Today I met a kid who could be president.
He’s 14, and his feet are covered in dust. If you had to describe his demeanour, you might say something like ‘grave’. He doesn’t say much.
He’s sitting in a small, covered shelter that does only a mediocre job of holding back the heavy, sticky heat, in a village without a skerrick of plant life and with an over-abundance of fine, red dirt.
Max-Delvin knows what he’ll do when he’s President of the Ivory Coast: he’ll build castles for the villages, starting with his own. Then he will spread those castles through his country.
And what will be in those castles?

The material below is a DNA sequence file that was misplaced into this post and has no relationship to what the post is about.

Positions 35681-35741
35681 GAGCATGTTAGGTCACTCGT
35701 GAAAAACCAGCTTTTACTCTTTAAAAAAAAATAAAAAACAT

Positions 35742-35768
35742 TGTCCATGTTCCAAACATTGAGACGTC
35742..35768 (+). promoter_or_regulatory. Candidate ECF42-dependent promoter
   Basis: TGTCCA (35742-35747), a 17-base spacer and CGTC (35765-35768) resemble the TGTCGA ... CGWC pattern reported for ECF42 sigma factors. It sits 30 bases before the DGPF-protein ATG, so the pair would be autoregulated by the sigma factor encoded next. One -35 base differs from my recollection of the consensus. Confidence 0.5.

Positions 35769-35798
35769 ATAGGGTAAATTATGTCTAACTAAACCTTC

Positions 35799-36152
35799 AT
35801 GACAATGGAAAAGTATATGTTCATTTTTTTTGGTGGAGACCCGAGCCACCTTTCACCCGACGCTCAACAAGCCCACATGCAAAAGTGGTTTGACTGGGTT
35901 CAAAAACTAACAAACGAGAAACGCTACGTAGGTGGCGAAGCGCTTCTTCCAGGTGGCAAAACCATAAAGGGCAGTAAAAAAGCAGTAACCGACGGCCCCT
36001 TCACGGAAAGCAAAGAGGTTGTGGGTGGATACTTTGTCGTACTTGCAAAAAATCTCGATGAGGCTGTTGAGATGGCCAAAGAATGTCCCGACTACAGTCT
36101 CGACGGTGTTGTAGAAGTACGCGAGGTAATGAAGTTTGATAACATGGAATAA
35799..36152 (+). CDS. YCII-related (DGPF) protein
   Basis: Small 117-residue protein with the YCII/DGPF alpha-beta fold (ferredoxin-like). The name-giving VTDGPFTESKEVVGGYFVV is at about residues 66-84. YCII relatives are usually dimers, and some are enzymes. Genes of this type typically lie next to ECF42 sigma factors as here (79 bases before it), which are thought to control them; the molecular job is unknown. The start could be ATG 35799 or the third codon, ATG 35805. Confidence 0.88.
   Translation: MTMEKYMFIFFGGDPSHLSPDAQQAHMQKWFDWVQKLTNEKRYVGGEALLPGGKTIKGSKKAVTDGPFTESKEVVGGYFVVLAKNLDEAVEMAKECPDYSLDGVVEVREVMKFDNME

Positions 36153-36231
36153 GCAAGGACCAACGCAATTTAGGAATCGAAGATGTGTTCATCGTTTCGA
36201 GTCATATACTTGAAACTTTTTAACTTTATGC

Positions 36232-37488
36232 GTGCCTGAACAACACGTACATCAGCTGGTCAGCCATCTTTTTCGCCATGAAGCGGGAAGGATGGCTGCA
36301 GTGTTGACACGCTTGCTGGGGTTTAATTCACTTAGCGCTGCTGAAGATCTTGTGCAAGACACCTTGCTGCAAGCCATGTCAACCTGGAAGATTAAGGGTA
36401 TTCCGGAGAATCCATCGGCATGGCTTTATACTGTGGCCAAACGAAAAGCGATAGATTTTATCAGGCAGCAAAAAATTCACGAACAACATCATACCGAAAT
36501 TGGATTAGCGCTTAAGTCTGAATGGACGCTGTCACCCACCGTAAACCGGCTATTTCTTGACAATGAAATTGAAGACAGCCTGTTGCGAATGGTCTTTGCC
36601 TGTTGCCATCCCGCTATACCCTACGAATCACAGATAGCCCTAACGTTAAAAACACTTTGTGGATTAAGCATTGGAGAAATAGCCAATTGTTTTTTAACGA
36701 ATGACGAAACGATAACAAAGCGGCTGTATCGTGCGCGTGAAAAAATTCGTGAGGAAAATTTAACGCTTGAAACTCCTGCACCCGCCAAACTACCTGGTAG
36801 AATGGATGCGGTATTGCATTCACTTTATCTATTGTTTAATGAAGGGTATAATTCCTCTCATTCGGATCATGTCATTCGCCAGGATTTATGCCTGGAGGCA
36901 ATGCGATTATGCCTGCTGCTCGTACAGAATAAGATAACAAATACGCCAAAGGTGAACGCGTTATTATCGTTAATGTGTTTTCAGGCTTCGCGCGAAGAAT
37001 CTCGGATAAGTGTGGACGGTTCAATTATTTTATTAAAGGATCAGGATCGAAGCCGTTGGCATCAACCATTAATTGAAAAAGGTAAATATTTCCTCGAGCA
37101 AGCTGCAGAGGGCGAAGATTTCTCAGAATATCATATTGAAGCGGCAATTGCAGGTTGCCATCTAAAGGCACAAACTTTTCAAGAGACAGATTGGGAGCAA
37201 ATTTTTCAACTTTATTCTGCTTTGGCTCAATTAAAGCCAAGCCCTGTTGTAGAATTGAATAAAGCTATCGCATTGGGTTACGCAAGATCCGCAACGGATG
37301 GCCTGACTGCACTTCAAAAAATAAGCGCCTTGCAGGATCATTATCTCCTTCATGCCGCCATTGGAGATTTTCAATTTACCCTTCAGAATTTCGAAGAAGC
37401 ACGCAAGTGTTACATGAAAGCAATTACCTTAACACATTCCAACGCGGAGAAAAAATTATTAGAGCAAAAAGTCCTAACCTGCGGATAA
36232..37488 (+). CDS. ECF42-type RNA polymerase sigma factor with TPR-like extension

And eventually covers his eyes with his hands to imagine all the wonders a castle might contain.
He uncovers his eyes, looks up and finally gives an answer.
I almost weep. The word takes my breath away. To have an idea of luxury that is so humble, so necessary, is almost beyond comprehension. Every first world problem I’ve moaned about is brought into short, sharp and very confronting perspective.
“I will buy the people rice and macaroni, and give people money to buy meat,” he says.